10 Things to Know Before You Buy a Flat Screen TV

tons of numbers and specifications, many that won't make sense and some that are simply unreliable. Retialers use a number of tricks to get you to spend more, and salespeople are always looking to sell you something extra.

Buying a TV really doesn't need to be that hard. Here's a few truths that retailers would prefer that you didn't know. They'll help you get the best value when you're shopping.

  1. You don't need the biggest set in the place. Go in for a 32" set and they'll try to sell you a 40". Ask for a 40" and they'll show you a 42". It's all about sales, but it's not doing you any favors. Screen size doesn't matter as much as the quality of the picture. Maybe you can get a 40" set for a little more than a 32" one, but if the 32" set has a better picture, you're not getting what you want. Set a budget, stick to it and get the best possible picture you can.
  2. You don't need 1080p. Although the higher 1080p resolution is almost standard in larger screen TVs, it's not a requirement. Apart from some premium satellite channels, nobody broadcasts in 1080p. If you've got a Blu-ray player, you'll squeeze a little extra crispness out of movies, but you likely won't see a difference unless you're looking at screens larger than 42".
  3. Screen class isn't screen size. Flat-screen TVs aren't always the size that a store claims. A 40" TV could have a viewing surface of anywhere from 39" to 41", because of differences in the way manufacturers mount the panels in their sets.
  4. You don't need motion smoothing. While 120hz  refresh rats and anti-judder smoothing can make films look as smooth as computer animation, they don't do much for broadcast television. You'll see a slight improvement in live sports, but unless you're really in love with the effect for movies (and many people hate it), you can save some money by skipping this feature.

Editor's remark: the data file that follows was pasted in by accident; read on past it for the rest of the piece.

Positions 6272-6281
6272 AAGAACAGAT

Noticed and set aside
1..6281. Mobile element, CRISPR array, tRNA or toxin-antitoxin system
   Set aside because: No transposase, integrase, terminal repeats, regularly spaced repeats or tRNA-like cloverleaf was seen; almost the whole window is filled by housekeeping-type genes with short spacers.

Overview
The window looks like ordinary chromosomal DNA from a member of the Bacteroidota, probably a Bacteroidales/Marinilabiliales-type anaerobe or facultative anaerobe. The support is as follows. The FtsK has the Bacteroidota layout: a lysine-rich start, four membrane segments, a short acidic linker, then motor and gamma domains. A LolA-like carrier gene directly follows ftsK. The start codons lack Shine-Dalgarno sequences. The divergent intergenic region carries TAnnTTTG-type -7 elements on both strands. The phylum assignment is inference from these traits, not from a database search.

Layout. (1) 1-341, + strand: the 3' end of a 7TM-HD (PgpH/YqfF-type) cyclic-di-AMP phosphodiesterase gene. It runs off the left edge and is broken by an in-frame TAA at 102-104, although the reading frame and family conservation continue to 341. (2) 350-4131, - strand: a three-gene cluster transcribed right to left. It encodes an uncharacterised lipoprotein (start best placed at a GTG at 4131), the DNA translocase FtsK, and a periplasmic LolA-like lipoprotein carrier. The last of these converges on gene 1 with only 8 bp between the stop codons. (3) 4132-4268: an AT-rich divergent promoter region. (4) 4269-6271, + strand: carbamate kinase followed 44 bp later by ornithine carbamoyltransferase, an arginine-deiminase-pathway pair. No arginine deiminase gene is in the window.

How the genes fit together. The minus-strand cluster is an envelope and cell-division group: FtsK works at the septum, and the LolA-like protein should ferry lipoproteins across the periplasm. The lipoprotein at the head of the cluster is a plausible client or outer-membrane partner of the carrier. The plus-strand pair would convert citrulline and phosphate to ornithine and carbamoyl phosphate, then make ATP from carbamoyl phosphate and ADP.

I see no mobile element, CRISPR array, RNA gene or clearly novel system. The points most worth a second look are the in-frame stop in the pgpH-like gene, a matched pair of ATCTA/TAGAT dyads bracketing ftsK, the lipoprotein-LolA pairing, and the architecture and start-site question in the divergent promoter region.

5. Contrast ratio is a nearly meaningless number. Manufacturers love to tout contrast ratios in the tens of thousands. This is the difference between the brightest white and the darkest black on the screen, and higher numbers should provide a sharper image. Unfortunately, there's no industry standard for measuring contrast ratio, which frees manufacturers to test it under ideal conditions that may have no real-world equivalent. Trust your eye rather than numbers when it comes to sharpness.
  6. HDMI cables are overpriced. You don't need to pay $80 or $100 to get good HDMI cables. These are a high-profit item for retailers, so they mark them up aggressively. Look around online, and you'll find quality HDMI cables for less than $20.
  7. Extended warranties can be a good buy. Check the terms on an extended warranty carefully before you decide to pass. Although they're hard to find, replacement warranties are a very good deal. These warranties will provide you with a brand new replacement TV should anything go wrong. Repair warranties should usually be avoided, because you may wind up paying more for the warranty than you would for the repairs themselves.
  8. Calibration isn't necessary. If you value a superb picture above everything else, you might want to spring for professional calibration. Service technicians can access setup menus that are hidden from regular users. As a rule of thumb, however, TVs are built to work properly out of the box. You can get great results simply by using the regular picture adjustment menus.
  9. Retailers crank up the brightness and contrast. Ever wonder why your TV looks better in the store than it does in your home? Retailers often max out the brightness, sharpness and contrast of sets in stores, because the picture needs to look vivid against a background of bright fluorescent lights. You can get the same results at home by making adjustments in the TV's on-screen menus.
  10. Plasmas fade over time. The red, green and blue phosphors in a plasma TV fade rather quickly, and they'll fade faster if you crank up the brightness of the screen. Within a couple of years, the loss of luminescence in a plasma TV is noticeable. If you use your TV for hours on end and love vivid colors, an LCD TV will last longer than a plasma set.
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